Can you explain the concept behind your idea? I wanted to make something skateboarders could re-use, as usually there is an attachment between skateboarders and their boards. I wanted to make a cap or hat, together with some accessories to add a little style. When I first looked at the skateboard, the worn-out graffiti effect gave me a hip-hop feel.
What did the skateboard look like when it was first given to you? It was split into three pieces – the two edges and the main body. Together with the carpenter I cut one edge into circles and squares for the earrings, studs and ring. Then the main body was cut into four pieces for the main part of the cap, while the other edge of the skateboard was used as it was, for the peak of the cap.
What materials did you use? I used wood glue and screws to attach the four parts of the top of the cap, clip-ons for the earrings, a string of bling-bling for glamour, a ring, and a glue gun to stick them all together.
Can you skate? I used to, until I was 14. I’d go up and down slopes. I’m sure I still can… yeah, right! [Laughs] How do you think skateboarding and art are related? Skateboarding is free style and is all about self expression, just like art. Skateboarders are always on streets, so most of them get into street art as well, such as graffiti, for example. Most street sports are associated with street art. That’s just street culture. They all work together: the art, the sports and the music.
Sheikha Wafa Hasher Al Maktoum, Emirati Title of work: ‘Don’t Believe the Hype’. Can you explain the concept behind your idea? To recycle the skateboard and make it useful once again. It’s an artwork, and it is also a useable bench.
What did the skateboard look like when it was first given to you? It was snapped in two. I actually had to use two skateboards to make the legs of the bench. I didn’t deconstruct it, but I cleaned the sharp edges and evened them out to act as the legs for the bench.
What materials did you use? Wood, sandpaper, paint, screws and bolts.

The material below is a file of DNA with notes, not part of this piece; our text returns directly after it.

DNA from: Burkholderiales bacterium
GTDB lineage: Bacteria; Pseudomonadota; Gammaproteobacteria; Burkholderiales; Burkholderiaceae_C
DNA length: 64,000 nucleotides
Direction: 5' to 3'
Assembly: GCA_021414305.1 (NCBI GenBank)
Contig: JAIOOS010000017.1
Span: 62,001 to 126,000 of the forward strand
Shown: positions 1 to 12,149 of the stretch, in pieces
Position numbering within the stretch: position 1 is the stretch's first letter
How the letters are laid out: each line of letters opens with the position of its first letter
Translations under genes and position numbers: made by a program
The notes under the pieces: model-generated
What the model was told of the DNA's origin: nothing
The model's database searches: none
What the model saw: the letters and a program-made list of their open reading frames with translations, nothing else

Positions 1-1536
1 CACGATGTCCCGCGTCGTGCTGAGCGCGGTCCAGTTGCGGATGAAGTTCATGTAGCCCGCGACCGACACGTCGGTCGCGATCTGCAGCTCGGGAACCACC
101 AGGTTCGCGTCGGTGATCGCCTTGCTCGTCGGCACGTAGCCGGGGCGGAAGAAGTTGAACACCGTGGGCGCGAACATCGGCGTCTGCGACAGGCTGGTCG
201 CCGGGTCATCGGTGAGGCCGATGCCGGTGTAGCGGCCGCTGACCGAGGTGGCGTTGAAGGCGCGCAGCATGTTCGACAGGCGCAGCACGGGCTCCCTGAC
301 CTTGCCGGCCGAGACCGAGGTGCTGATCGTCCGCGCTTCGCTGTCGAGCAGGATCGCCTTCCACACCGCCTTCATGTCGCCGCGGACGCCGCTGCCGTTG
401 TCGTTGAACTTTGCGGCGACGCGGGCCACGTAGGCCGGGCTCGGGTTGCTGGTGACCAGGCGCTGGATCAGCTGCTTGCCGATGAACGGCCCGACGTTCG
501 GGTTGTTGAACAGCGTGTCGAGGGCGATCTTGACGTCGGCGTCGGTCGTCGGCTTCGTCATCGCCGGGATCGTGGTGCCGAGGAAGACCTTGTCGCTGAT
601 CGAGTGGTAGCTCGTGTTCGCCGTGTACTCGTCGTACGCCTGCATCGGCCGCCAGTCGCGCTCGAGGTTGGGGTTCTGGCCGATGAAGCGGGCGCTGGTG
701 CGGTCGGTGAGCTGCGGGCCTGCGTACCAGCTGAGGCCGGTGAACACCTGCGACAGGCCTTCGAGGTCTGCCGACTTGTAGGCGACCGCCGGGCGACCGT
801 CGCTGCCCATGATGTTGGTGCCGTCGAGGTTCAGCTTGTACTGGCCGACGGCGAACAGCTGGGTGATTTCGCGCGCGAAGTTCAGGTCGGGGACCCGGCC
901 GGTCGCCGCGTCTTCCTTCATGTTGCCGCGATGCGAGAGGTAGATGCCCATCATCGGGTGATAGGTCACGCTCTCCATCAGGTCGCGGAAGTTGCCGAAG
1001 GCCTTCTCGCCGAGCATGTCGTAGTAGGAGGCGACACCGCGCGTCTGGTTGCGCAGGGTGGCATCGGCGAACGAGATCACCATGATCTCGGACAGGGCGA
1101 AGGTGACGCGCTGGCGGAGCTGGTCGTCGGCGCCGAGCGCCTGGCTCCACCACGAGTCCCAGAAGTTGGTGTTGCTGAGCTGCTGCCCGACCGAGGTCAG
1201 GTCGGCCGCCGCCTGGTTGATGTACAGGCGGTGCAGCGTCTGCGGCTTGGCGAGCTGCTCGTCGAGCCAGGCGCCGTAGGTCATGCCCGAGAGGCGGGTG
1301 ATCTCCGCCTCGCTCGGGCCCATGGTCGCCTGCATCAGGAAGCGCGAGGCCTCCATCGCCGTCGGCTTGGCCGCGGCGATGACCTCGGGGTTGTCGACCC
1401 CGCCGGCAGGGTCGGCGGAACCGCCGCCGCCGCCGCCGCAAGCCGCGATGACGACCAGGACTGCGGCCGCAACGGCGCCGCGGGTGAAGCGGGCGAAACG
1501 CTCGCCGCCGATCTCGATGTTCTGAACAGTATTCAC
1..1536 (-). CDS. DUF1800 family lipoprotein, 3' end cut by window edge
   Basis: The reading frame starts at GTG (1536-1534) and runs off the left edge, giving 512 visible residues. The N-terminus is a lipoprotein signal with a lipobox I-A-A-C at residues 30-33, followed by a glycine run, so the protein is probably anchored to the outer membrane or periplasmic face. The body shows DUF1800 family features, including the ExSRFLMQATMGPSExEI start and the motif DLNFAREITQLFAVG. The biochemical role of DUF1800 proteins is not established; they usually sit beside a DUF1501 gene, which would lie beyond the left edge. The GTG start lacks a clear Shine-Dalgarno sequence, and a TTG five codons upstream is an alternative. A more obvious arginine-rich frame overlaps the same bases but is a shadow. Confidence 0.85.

How long did it take? A month of research, as I had many ideas. Once I’d decided what I wanted to make, it took a week to construct and paint it.
Can you skate? Yes, I can skate, but I can only go in one direction.
How do you think skateboarding and art are related? Skateboarding is a form of art. I wanted to bring this entire project together as well as uniting artists from all around the UAE. It’s similar to meeting random people at a skate park: getting to know new people, and discovering new talents.
The Lowdown Exhibition: ‘Fakie 2012’ until February 18 at Tashkeel, near Nad Al Sheba (04 336 3313). Artists include: Ella Orencillo, Kristy Anne Ligones, Lamia Abdulaziz Khan, Layan Attari, Maliha Naseem, Mark Ganzon, Maryam Abdulla Alzaabi, Rebecca Rendell, Wafa Hasher Al Maktoum. Price range of works: All priced at Dhs2,000.
Skate a sculpture! On February 17, skate fans are invited to come down to Tashkeel and participate in a social media experiment called Skate Biladi 2.0, in which spectators will be encouraged to take photos of people skating the Tashkeel ramp and upload them to Facebook. A scoreboard will display the uploaded pics, and the skater and the photographer with the most ‘likes’ will win an Apple prize pack. Also enjoy a free barbecue, a live DJ and entertainment by professional skaters. Free. 10am-10pm (peak time 4pm-6pm). Tashkeel, near Nad Al Sheba, www.tashkeel.org (04 336 3313).